Morning Music: Tinariwen

Emmaar - TinariwenIn my regular work, I have two bosses. One is the owner, but I don’t deal with him directly all that often. So I think of my boss as Toni. She’s a really interesting person. Really. Interesting. She’s a mother of three, but wilder than I’ve ever been. She picks up homeless people and lets them sleep on the couch. She’s a juggler who busks on the street. Whereas I close the drapes and hide inside, she rushes to meet the world head on. In fact, she has recently had run-ins with black bears and a cougar. She terrifies me, but I enjoy living in a small way through her.

She’s very interested in what she refers to as “African blues.” It is mostly music of the Sahara — most especially Mali. You may remember that I featured some musicians from the region some time ago, Ali Farka Touré & Toumani Diabaté. But I don’t know much about it. And so I thought it would be interesting to do a week of my boss’ favorite music. She sent me a collection that is focused in Africa, but isn’t exclusively so.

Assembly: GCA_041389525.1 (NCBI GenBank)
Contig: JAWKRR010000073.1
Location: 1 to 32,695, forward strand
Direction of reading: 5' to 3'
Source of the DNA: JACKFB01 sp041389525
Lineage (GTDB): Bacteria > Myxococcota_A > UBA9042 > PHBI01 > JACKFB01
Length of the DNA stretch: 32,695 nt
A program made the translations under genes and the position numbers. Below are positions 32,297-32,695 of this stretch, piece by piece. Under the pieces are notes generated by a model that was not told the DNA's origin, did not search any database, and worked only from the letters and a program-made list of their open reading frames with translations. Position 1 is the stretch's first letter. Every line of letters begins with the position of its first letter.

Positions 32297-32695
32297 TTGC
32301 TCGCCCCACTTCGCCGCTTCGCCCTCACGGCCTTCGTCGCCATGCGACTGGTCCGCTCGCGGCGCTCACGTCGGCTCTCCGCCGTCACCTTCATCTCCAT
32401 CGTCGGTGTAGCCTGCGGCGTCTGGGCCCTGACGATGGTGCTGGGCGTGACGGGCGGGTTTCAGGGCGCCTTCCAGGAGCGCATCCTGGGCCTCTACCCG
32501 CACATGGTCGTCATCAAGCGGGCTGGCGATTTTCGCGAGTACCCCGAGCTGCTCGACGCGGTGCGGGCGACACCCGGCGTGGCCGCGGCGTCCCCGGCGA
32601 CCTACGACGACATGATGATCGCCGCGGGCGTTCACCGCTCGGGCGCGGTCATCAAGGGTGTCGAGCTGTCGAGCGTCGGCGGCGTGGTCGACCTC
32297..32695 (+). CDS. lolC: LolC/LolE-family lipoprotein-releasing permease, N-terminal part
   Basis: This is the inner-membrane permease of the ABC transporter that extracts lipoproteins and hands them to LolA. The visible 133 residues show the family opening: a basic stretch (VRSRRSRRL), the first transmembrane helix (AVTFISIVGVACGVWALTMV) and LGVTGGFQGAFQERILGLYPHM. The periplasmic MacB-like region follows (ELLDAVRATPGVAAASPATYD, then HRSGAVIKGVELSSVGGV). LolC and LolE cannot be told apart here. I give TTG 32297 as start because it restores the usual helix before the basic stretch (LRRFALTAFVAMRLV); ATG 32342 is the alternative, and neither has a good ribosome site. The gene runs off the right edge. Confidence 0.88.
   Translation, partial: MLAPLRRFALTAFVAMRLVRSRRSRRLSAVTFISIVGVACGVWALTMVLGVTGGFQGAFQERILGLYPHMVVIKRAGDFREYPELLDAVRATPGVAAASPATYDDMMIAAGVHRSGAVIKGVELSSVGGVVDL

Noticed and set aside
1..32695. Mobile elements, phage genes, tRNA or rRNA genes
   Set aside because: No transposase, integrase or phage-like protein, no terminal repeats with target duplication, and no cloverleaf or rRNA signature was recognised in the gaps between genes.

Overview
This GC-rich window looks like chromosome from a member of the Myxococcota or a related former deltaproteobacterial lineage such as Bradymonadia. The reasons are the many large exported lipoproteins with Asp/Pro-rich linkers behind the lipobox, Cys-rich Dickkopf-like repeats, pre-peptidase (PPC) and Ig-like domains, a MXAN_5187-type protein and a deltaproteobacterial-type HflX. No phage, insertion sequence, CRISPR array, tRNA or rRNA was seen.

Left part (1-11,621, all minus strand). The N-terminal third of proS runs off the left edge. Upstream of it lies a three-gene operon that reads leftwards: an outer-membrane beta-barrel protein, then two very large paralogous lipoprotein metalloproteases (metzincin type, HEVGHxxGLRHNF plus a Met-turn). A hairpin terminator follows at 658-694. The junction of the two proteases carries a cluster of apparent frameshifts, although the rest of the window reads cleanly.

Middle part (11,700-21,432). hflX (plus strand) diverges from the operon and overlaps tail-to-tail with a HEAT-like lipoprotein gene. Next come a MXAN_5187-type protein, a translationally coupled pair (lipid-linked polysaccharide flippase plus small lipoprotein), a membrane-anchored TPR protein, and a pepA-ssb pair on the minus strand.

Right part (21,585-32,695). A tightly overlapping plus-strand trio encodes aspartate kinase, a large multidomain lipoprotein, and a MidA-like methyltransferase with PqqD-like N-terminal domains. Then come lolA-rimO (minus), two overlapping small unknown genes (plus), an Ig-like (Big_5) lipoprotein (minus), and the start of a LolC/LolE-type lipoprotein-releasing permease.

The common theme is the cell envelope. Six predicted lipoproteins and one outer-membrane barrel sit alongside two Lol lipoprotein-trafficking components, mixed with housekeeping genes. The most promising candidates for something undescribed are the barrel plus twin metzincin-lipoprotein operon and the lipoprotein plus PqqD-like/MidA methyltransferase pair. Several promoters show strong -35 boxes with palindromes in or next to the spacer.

We start with what I believe is her favorite band, Tinariwen. They are definitely influenced by Touré — but I doubt there are many musicians from the region who haven’t been. You can definitely hear why she calls them African blues. It’s incredibly compelling music. Sometimes, when people listen to foreign music, they don’t get much out of it. For example, when Ravi Shankar performed at the Concert for Bangladesh, the audience applauded after his group tuned up. He famously said, “If you like our tuning so much, I hope you will enjoy the playing even more.” But this music is distinctly western, so the listener can appreciate what is different about it.

Here is “Islegh Taghram Tifhamam” off their most recent album, Emmaar. It’s very laid back, but they can rock. I might come back to them later in the week with another tune. They deserve it.

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